Tax Tips for Canadian Families

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The life of the Canadian family can be hectic. Between work, school and after-school activities, the day is almost full and there is still a long to-do list. So, where do you find the time to get ready for tax season? Cleo Hamel, senior tax analyst at H&R Block Canada, offers a few helpful tips for Canadian families as the April 30th deadline approaches.

Whether you welcomed a new addition to your family or have a child already in college or university, here are some tips that can help get the most from your return.

For first-time parents

  •  Let the CRA know: Most hospitals provide the paperwork to register your baby with the Canada Revenue Agency. Registering triggers the Canada Child Tax Benefit, quarterly GST/HST Credit and the monthly Universal Child Care Benefit (UCCB). Both the Canada Child Tax Benefit (CCTB) and GST/HST credits are based on income.
  •  Child Tax Credit: Families will continue to benefit from a $2,234 Child Tax Credit for each child younger than 18. This will result in a federal tax saving of $335 per child. And if one parent cannot use the entire amount to lower their tax payable, the unused amount can be transferred to a spouse or common-law partner.
  • Universal Child Care Benefit: This is available to any family with children younger than six, regardless of the household income. Each eligible child generates the $100 per month benefit. UCCB is taxable in the hands of the lower-income spouse.
  • Get a SIN: You won’t be sending your infant off to work any time soon, but it’s important to apply for a social insurance number upon the birth of the child. You will need this in order to open a Registered Education Savings Plan (RESP). Parents can contribute up to $50,000 total, the money grows tax-free and the child can claim the income as a student, when he or she is less likely to be working full time. The maximum Canada Education Savings Grant (CESG) is $500 per year. Taxpayers with income less than $85,414 will also receive a supplement.
  • Canada Learning Bond (CLB): To help lower-income families, the government provides $500 in a CLB at birth for children whose families are entitled to the National Child Benefit Supplement. As long as the family is still entitled to the supplement, they will receive an additional $100 CLB each year until the child is 15.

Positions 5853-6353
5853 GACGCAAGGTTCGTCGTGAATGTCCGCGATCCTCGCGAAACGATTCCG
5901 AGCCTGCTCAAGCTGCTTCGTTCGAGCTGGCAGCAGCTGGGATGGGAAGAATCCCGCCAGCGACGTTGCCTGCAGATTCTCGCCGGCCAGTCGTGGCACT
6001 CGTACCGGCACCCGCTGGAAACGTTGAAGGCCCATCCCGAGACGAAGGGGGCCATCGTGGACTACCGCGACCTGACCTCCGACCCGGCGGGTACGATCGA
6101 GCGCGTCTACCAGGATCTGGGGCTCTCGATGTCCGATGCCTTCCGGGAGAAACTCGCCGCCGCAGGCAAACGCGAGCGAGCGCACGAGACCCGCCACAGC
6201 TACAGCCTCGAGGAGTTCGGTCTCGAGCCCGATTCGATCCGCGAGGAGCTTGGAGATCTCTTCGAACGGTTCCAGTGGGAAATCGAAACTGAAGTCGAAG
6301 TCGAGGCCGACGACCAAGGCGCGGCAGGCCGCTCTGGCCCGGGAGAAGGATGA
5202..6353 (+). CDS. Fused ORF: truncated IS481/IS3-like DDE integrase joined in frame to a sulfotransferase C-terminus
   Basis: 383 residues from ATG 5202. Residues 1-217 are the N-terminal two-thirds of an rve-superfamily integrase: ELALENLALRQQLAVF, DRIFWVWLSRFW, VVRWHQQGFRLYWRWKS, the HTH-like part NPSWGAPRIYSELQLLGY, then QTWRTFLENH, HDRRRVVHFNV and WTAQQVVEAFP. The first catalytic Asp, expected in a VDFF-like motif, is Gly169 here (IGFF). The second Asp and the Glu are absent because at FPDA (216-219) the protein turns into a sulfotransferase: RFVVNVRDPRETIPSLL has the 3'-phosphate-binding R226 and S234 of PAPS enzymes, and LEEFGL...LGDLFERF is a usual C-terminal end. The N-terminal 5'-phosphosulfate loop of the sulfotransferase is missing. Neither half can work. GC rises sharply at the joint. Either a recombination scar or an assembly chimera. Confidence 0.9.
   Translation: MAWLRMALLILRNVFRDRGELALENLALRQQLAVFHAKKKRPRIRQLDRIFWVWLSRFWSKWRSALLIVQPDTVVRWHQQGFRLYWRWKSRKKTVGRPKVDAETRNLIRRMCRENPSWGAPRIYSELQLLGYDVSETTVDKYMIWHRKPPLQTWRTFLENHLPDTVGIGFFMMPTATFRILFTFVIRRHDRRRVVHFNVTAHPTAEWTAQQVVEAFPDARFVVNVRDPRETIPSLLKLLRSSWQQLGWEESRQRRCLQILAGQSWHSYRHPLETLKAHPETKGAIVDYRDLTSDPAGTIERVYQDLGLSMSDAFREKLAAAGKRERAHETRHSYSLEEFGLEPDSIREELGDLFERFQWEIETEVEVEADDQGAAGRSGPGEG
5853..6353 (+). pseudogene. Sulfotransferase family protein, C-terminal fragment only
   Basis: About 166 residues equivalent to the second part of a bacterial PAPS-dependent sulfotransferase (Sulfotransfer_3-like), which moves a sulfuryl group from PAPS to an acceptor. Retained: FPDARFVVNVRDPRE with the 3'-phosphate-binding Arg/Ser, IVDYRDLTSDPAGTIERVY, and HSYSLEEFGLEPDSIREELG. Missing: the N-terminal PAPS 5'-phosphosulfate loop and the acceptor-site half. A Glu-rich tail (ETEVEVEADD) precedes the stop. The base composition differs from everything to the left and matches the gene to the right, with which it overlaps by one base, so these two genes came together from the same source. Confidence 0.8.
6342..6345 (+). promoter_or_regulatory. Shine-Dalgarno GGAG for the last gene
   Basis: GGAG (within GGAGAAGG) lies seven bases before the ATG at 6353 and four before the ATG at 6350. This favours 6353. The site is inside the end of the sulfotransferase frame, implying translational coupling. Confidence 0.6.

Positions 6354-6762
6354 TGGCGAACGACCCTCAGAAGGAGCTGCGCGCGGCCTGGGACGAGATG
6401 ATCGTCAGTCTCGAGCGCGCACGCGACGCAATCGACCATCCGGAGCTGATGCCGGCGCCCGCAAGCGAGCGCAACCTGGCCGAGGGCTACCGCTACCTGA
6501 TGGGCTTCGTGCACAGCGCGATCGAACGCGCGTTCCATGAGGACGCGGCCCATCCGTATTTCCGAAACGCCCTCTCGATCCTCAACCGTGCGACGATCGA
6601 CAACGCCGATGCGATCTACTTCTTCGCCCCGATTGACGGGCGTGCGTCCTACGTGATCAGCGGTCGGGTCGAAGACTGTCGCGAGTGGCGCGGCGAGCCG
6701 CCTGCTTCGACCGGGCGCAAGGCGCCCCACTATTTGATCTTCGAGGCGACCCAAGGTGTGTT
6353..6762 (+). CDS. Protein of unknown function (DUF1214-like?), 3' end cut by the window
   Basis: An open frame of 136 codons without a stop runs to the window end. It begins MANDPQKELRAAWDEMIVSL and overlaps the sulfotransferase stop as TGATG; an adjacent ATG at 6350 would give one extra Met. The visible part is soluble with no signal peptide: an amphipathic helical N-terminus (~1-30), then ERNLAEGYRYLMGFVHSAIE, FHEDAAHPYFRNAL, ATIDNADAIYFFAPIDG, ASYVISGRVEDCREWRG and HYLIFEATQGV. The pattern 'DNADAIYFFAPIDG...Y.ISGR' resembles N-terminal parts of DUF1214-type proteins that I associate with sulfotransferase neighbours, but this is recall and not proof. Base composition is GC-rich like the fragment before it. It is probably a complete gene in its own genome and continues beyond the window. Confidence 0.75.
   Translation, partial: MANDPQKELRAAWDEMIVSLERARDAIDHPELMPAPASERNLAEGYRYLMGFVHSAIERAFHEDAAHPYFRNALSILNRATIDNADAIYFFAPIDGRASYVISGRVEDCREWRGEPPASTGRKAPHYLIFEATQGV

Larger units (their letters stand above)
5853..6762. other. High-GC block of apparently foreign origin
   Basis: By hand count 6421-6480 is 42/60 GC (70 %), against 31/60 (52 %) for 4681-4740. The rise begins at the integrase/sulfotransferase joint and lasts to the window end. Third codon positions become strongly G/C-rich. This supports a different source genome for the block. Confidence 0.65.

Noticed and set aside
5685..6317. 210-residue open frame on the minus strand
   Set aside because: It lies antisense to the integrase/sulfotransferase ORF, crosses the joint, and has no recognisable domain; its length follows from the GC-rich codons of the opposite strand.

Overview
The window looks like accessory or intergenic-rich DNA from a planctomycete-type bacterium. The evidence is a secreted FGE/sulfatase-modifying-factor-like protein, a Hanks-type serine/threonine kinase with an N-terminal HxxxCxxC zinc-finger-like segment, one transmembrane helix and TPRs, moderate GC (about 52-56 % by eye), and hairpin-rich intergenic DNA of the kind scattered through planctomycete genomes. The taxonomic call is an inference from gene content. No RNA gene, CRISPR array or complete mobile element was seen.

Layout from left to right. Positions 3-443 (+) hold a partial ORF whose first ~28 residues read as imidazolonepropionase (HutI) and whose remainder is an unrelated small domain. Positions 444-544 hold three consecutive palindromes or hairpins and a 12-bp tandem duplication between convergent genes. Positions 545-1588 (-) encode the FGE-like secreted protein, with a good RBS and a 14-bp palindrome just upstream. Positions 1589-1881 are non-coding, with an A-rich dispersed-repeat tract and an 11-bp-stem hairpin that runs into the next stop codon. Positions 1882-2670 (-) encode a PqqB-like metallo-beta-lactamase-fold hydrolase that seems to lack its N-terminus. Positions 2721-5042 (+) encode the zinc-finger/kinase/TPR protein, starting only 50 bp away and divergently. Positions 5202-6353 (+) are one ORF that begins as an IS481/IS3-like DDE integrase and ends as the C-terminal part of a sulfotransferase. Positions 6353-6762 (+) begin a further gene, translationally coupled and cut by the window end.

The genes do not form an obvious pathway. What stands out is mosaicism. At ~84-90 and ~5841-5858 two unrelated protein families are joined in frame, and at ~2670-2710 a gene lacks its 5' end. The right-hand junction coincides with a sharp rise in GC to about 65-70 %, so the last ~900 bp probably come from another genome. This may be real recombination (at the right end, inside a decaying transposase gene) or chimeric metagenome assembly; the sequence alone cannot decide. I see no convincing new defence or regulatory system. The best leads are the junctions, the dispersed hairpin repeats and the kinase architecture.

For families with post-secondary and graduate students

  • Get credit for textbooks: Post-secondary students can claim $65 for every month they qualify for the education amount. Part-time students can claim $20 per qualifying month. But the credit does not depend on how many textbooks are purchased; it is standard for every student who qualifies.
  • Get on the bus: A student who depends on transit to get to campus should keep the passes to claim the Transit Tax Credit, or hand the passes to your parents if you are a dependant, so they can get the tax break. The program also accepts some electronic tickets and weekly passes purchased for four consecutive weeks. You need the receipts and transit passes to back up your claim.
  • Get the GST credit: Students turning 19 before April 1, 2015 should file a 2013 tax return even if they had no income. This will allow them to collect the GST/HST credit for the first payment period following their birthday.
  • Tuition credits add up: No matter who paid the tuition, the student will receive a T2202A for the amount of tuition paid for 2013. If you do not receive a T2202A, you cannot claim tuition. The form allows you to claim tuition and education amounts as well as the Textbook Tax Credit.

Be sure you don’t miss out on any deductions or credits. If this seems like a challenging task, H&R Block Canada has offices from coast to coast where tax professionals can help with all your tax needs. For those who prefer to take care of their own taxes, H&R Block Tax Software is a secure and reliable program that helps you maximize your tax return. And until March 31, you can file one return using H&R Block Tax Software completely free.

For more information, please visit www.hrblock.ca.

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Comments

  1. Thanks for the tips, with tax season approaching this will help.

  2. Great article, thanks I was always wondering how many things I could write off for taxes.

  3. Victoria Ess says:

    These are great tips. I remember when I first started filing taxes when I was in my undergraduate degree, I wasn’t aware of many of the potential tax credits and missed out.

  4. Darlene Schuller says:

    Wonderful tips! I soo hate tax time..

  5. Love it’s canadianadvice

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